The Works of Lord Macaulay Complete, Volume 4

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Longmans, Green, and Company, 1897

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Page 161 - portance than the achievements of William's army or of Russell's fleet, were taking place in London. A great experiment was making. A great revolution was in progress. Newspapers had made their appearance. While the Licensing Act was in force there was no news- Effect of paper in England except the London Gazette, which was
Page 341 - cumstances which attracted general interest, and which might furnish a good subject to a novelist or a dramatist. Near fourteen years before this time, Sunderland, then Secretary of State to Charles the Second, had married his daughter Lady Elizabeth Spencer to Donough Macarthy, Earl of Clancarty, the lord of an immense domain in
Page 103 - About the same time Dryden, whose reputation was then in the zenith, received thirteen hundred pounds for his translation of all the works of Virgil, and was thought to have been splendidly remunerated.* It was not easy to fill satisfactorily the high place which Tenison Tillotson had left vacant. Mary gave her voice for Stilling-
Page 106 - of He had but too good reason to be uneasy. His wife had, *' during two or three days, been poorly; and on the preceding evening grave symptoms had appeared. Sir Thomas Millington, who was physician in ordinary to the King, thought that she had the measles. But Radcliffe, who, with coarse manners
Page 174 - Commons should, at that moment, be disposed to cooperate cordially with the King. For it was absolutely necessary to apply a remedy to an internal evil which had by slow degrees grown to a fearful magnitude. The silver coin, which was then the standard coin of the realm, was in a state
Page 59 - could not, in his opinion, be explained by the ignorance and imbecility of those who had charge of the naval administration. There must have been treason. It was impossible to believe that Lewis, when he sent his Brest squadron to the Straits of Gibraltar, and left the whole coast of his kingdom from Dunkirk to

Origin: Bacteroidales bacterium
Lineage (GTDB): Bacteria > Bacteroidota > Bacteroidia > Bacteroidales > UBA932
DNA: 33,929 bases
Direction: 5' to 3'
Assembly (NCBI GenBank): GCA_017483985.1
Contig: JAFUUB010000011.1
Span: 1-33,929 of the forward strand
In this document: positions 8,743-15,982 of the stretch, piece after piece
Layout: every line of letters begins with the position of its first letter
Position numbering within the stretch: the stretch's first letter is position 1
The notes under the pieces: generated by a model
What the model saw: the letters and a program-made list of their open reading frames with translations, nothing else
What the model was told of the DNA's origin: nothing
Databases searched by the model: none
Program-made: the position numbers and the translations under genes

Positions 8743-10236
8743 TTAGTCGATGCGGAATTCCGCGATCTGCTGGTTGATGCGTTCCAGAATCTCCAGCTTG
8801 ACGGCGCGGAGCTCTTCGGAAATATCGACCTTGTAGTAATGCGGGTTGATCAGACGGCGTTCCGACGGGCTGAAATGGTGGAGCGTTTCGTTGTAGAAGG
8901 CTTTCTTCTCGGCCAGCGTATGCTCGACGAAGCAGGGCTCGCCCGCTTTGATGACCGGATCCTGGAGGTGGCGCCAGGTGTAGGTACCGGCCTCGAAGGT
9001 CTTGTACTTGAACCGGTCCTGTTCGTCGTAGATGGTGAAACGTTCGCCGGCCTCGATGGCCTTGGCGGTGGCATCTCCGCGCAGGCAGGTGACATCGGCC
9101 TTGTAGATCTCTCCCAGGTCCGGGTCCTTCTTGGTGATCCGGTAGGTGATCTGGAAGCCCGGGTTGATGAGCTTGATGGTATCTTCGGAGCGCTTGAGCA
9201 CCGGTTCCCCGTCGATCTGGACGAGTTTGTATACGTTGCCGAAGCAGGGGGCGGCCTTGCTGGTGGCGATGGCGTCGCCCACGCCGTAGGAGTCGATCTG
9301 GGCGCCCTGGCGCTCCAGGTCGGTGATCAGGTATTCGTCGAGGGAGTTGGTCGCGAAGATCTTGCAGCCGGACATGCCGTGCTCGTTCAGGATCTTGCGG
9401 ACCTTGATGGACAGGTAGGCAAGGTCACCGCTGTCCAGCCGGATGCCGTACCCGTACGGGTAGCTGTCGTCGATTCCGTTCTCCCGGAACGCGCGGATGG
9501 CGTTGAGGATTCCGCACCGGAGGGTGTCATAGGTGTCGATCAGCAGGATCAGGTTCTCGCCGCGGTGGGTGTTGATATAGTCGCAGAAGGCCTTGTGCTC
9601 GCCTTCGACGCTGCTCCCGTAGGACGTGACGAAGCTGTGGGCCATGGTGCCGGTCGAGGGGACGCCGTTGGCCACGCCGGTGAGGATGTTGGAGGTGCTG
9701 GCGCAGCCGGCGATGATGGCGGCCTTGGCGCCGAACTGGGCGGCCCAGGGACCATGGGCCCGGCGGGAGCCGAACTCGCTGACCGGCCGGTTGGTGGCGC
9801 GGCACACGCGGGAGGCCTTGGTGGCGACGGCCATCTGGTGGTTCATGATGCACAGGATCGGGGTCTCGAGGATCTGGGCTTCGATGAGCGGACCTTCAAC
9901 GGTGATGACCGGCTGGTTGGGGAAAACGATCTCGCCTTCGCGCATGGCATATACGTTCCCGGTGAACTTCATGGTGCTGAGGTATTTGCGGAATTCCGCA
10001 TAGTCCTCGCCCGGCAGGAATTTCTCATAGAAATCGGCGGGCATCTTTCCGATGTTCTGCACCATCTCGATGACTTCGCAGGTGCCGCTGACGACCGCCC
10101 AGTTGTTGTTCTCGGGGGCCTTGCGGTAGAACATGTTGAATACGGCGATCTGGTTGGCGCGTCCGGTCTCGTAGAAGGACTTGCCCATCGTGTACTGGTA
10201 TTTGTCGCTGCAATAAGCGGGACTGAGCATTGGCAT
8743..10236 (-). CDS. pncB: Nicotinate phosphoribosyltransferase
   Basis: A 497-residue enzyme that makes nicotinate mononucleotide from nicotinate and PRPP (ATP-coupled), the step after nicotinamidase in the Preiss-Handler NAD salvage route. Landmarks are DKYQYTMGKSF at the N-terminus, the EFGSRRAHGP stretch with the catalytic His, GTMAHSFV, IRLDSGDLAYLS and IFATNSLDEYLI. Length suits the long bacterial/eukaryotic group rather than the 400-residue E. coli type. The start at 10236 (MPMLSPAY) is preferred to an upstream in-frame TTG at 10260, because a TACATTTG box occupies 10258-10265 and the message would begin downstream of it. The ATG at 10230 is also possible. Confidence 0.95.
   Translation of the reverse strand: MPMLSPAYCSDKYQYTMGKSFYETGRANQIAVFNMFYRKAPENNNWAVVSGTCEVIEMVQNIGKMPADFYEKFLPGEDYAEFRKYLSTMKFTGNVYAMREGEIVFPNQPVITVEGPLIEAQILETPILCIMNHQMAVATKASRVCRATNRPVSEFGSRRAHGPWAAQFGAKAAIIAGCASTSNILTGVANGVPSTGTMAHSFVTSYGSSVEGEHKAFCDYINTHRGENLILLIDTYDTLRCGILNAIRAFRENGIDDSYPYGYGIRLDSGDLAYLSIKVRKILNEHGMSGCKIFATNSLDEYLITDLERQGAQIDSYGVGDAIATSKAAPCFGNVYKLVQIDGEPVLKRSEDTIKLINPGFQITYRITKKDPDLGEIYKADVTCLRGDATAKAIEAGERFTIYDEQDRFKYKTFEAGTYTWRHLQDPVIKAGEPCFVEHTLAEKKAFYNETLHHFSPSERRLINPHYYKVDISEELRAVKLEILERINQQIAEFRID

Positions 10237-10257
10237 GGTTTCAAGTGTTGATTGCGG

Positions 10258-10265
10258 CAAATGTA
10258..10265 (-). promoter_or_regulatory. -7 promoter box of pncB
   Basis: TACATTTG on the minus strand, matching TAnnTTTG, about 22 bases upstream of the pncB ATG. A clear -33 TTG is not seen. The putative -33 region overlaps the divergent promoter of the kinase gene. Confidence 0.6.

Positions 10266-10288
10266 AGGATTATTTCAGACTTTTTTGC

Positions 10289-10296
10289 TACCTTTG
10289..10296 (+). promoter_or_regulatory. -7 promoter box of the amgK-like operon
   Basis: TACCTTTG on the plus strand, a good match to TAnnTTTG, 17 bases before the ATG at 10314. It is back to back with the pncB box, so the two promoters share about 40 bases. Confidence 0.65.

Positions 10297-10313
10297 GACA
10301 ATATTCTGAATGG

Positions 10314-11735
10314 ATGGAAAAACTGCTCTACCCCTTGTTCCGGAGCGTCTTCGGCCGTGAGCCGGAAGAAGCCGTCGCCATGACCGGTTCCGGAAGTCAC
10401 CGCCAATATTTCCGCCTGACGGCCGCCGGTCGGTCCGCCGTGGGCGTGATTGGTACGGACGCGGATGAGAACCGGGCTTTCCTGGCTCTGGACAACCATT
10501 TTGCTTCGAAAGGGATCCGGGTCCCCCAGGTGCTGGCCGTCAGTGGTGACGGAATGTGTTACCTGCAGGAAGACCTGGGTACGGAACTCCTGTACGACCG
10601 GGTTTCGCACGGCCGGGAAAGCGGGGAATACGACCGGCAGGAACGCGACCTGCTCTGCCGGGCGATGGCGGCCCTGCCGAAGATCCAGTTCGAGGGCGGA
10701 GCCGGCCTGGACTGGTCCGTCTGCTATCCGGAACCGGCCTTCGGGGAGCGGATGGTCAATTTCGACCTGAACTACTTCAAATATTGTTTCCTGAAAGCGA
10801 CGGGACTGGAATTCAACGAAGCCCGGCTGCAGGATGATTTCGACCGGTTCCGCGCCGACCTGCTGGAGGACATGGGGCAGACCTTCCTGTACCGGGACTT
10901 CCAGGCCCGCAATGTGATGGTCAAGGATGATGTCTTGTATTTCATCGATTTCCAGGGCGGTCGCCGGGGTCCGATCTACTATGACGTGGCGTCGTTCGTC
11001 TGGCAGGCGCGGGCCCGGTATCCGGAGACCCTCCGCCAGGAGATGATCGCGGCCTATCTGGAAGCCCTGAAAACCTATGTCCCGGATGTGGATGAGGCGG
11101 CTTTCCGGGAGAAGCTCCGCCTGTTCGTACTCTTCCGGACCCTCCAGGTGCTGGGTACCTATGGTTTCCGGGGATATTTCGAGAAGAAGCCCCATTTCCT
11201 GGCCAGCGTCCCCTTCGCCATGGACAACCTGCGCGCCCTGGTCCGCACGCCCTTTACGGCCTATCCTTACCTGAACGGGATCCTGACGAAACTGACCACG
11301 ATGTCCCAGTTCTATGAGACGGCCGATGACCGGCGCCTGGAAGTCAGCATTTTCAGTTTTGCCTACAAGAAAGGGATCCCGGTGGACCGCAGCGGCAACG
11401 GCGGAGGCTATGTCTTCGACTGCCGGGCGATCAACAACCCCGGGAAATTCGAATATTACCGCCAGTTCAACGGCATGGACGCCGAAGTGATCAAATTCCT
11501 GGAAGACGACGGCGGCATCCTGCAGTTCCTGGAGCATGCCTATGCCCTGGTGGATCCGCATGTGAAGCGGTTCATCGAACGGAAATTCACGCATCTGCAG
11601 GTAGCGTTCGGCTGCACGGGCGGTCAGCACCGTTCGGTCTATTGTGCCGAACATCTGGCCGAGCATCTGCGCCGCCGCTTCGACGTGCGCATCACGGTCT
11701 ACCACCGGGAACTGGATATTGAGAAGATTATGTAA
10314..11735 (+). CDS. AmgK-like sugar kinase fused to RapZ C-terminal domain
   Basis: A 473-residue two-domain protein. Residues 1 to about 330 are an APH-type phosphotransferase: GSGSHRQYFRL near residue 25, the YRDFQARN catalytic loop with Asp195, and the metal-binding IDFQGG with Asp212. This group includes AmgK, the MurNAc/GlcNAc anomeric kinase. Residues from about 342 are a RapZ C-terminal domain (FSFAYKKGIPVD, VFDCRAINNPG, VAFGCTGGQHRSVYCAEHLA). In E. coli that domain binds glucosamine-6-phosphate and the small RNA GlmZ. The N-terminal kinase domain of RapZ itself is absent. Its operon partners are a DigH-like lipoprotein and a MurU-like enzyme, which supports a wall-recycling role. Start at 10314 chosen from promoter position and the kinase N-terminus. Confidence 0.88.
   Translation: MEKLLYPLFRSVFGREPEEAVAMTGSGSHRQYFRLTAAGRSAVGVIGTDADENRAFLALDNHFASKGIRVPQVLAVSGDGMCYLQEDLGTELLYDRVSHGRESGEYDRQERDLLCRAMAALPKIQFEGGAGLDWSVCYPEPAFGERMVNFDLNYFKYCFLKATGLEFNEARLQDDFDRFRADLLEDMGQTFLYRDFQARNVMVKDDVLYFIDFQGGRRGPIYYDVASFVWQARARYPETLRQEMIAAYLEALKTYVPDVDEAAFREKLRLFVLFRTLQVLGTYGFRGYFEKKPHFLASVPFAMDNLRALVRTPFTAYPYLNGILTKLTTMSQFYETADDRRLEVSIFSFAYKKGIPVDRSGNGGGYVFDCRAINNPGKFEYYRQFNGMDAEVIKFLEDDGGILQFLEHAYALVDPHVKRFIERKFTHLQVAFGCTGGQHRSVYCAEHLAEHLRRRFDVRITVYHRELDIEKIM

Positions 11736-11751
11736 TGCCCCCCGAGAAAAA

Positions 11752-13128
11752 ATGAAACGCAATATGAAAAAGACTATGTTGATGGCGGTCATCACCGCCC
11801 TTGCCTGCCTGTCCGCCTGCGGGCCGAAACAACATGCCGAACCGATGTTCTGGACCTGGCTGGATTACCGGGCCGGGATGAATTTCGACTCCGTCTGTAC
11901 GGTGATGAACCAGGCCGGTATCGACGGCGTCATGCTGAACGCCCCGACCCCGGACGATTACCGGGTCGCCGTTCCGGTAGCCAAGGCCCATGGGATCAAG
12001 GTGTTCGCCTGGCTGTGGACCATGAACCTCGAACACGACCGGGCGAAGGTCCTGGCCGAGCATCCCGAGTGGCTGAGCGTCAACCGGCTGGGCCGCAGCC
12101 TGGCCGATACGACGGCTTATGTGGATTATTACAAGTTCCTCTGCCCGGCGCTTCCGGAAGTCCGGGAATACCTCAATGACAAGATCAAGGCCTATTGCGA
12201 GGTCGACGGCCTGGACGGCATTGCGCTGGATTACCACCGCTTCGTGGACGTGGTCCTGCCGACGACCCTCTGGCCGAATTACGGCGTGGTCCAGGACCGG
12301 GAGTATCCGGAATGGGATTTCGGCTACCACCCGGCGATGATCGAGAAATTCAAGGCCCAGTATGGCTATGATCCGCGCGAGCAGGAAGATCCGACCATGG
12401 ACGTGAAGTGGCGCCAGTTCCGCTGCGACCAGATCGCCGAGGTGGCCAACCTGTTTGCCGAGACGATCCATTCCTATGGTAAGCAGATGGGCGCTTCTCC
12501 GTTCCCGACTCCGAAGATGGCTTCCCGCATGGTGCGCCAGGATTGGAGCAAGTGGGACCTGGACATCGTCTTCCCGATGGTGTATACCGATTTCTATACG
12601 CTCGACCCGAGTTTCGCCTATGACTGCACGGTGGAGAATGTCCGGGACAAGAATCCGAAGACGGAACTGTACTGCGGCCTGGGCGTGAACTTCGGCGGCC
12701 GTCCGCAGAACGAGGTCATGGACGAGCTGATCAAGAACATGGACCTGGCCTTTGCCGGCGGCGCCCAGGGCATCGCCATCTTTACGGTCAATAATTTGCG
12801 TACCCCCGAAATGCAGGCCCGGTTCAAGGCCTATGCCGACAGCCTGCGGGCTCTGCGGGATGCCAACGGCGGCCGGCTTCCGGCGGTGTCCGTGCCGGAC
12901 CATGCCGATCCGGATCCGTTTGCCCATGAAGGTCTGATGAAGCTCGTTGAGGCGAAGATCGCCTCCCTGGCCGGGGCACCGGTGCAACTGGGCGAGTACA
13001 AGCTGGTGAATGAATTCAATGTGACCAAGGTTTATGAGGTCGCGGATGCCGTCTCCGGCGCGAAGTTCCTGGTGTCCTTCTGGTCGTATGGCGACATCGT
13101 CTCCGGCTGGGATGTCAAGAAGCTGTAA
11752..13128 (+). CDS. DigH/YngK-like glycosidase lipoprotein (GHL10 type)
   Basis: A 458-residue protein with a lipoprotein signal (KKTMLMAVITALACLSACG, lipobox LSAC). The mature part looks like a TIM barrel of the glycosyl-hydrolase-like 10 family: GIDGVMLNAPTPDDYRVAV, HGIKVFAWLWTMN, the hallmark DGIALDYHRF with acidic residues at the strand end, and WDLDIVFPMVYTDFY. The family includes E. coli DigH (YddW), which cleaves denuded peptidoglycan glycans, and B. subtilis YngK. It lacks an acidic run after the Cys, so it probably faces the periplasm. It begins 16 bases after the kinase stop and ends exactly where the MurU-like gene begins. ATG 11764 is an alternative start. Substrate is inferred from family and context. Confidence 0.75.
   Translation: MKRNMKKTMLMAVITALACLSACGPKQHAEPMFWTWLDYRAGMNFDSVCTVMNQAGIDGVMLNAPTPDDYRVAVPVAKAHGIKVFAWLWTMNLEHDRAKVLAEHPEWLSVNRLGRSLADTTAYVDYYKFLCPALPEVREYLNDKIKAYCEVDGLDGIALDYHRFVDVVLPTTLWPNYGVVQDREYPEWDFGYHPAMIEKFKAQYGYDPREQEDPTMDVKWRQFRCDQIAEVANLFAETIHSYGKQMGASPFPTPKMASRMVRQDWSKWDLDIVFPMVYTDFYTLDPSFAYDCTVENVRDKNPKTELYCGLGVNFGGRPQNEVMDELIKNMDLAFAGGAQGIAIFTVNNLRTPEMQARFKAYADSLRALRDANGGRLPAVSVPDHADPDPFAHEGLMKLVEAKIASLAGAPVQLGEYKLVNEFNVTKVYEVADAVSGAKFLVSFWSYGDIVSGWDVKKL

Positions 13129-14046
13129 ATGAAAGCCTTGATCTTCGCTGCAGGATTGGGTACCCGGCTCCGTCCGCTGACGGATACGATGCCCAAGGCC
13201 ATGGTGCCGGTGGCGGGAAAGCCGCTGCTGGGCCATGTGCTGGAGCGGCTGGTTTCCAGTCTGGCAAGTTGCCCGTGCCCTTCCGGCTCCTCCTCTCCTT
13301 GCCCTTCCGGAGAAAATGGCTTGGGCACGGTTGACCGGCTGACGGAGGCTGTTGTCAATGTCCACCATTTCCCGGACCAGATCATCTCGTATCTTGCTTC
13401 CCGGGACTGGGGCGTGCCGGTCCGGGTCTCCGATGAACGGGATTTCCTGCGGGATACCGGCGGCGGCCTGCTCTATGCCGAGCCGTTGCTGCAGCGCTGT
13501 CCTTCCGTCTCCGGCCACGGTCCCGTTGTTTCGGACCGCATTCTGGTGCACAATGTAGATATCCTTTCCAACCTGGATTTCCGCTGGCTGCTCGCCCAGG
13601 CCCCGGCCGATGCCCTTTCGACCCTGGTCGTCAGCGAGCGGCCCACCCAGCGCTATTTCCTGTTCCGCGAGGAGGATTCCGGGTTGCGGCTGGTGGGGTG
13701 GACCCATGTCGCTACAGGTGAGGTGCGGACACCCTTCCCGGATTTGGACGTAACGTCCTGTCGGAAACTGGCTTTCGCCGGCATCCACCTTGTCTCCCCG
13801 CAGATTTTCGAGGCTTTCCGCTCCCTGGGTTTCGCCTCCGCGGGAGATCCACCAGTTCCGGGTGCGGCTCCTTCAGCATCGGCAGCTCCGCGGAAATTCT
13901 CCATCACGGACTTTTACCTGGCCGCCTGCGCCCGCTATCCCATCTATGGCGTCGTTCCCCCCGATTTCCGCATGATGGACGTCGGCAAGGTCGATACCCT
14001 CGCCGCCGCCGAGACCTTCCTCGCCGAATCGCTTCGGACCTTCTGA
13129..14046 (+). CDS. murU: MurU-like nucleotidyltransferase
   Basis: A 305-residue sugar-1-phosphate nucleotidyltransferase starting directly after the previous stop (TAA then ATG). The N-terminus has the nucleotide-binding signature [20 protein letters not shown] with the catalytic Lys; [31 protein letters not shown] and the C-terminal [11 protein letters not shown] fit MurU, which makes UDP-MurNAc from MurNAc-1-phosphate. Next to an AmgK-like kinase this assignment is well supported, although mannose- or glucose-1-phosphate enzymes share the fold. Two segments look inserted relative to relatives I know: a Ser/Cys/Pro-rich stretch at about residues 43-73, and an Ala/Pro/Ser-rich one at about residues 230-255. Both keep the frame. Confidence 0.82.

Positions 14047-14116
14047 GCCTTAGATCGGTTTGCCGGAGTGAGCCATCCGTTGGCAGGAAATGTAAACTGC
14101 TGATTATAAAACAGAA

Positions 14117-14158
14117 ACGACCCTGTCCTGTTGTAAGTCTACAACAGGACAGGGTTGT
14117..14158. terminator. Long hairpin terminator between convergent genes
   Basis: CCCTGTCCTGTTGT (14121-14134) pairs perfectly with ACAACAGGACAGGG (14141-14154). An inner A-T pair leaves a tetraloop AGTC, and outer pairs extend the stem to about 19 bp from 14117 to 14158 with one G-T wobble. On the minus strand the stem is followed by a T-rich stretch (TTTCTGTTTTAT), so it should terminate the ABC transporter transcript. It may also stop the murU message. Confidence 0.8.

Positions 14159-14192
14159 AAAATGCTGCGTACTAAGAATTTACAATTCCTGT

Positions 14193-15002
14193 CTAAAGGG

Page 117 - head of Stafford and the head of Russell; this was a course which contemporaries, heated by passion, and deluded by names and badges, might not unnaturally call fickle, but which deserves a very different name from the late justice of posterity. There is one and only one deep stain on the memory of this
Page 20 - 1693, desired L'Hermitage to collect and transmit to them intelligence of what was passing in England. His letters abound with curious and valuable information which is nowhere else to be found. His accounts of parliamentary proceedings are of peculiar value, and seem to have been so considered by his employers. Copies of the despatches of
Page 283 - exalted motive. It is probable that, having been driven from office by the Whigs and forced to take refuge among the Tories, he thought it advisable to go with his party.* As soon as the bill had been read a third time, the attention Proceedof the Peers was called to a matter which deeply concerned
Page 178 - twenty-four ounces. The same test was applied in various parts of the kingdom. It was found that a hundred pounds, which should have weighed about four hundred ounces, did actually weigh at Bristol two hundred and forty ounces, at Cambridge two hundred and three, at Exeter one hundred and eighty, and at Oxford only one hundred and sixteen.

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